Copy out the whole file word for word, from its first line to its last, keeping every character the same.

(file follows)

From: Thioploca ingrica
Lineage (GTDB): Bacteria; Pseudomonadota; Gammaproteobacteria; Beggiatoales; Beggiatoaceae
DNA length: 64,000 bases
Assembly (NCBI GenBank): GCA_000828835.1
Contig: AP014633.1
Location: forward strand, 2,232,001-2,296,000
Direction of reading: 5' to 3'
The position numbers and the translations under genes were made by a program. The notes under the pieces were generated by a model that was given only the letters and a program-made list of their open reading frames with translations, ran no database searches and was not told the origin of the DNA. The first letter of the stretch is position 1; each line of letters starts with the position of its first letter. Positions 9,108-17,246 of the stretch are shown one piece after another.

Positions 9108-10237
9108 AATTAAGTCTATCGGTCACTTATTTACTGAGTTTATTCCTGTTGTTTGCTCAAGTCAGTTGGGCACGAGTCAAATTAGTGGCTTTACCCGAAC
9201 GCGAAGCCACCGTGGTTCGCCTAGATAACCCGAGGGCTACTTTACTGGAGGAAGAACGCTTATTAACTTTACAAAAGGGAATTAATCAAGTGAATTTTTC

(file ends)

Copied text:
From: Thioploca ingrica
Lineage (GTDB): Bacteria; Pseudomonadota; Gammaproteobacteria; Beggiatoales; Beggiatoaceae
DNA length: 64,000 bases
Assembly (NCBI GenBank): GCA_000828835.1
Contig: AP014633.1
Location: forward strand, 2,232,001-2,296,000
Direction of reading: 5' to 3'
The position numbers and the translations under genes were made by a program. The notes under the pieces were generated by a model that was given only the letters and a program-made list of their open reading frames with translations, ran no database searches and was not told the origin of the DNA. The first letter of the stretch is position 1; each line of letters starts with the position of its first letter. Positions 9,108-17,246 of the stretch are shown one piece after another.

Positions 9108-10237
9108 AATTAAGTCTATCGGTCACTTATTTACTGAGTTTATTCCTGTTGTTTGCTCAAGTCAGTTGGGCACGAGTCAAATTAGTGGCTTTACCCGAAC
9201 GCGAAGCCACCGTGGTTCGCCTAGATAACCCGAGGGCTACTTTACTGGAGGAAGAACGCTTATTAACTTTACAAAAGGGAATTAATCAAGTGAATTTTTC